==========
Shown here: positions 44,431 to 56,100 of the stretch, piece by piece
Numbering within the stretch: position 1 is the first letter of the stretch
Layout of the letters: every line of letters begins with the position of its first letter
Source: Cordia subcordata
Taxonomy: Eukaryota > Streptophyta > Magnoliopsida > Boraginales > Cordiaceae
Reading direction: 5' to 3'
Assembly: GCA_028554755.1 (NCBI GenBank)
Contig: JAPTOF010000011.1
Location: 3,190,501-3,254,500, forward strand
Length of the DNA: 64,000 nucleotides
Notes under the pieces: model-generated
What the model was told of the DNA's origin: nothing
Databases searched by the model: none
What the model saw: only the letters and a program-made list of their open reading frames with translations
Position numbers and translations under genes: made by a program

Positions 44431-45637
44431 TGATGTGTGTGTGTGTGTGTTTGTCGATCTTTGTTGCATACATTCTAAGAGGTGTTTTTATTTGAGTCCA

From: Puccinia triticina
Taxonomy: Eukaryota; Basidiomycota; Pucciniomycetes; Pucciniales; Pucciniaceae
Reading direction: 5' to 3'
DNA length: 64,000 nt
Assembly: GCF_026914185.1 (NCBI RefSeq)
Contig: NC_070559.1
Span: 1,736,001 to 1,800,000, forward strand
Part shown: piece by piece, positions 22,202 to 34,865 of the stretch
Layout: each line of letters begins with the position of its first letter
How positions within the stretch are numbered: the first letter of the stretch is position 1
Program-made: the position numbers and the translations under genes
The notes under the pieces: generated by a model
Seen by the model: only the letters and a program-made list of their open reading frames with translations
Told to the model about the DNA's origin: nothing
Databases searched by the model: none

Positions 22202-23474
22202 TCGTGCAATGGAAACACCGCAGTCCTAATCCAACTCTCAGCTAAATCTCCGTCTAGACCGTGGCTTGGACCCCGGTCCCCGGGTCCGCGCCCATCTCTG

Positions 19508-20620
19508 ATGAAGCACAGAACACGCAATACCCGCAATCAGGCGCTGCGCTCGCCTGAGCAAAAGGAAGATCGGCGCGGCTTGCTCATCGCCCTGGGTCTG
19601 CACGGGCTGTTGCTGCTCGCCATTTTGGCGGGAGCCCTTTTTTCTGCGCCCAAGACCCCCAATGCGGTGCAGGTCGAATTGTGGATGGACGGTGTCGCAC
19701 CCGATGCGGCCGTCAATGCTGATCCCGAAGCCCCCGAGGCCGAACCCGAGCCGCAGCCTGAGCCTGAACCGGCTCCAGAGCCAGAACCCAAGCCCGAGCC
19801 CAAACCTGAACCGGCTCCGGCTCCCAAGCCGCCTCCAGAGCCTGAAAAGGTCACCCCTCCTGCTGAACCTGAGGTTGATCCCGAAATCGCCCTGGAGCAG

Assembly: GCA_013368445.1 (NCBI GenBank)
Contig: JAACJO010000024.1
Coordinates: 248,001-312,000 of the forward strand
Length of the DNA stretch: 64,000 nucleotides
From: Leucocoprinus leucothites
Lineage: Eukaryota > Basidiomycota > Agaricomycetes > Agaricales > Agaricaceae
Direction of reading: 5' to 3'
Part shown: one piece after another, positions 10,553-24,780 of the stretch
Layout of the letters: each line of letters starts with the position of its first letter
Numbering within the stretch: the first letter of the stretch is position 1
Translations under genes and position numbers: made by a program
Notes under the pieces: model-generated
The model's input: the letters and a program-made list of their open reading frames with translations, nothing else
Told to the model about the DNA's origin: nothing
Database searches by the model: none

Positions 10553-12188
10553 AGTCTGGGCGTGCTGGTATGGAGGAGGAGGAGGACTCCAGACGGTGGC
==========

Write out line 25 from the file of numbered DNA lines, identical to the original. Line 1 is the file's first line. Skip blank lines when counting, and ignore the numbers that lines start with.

Part shown: piece by piece, positions 22,202 to 34,865 of the stretch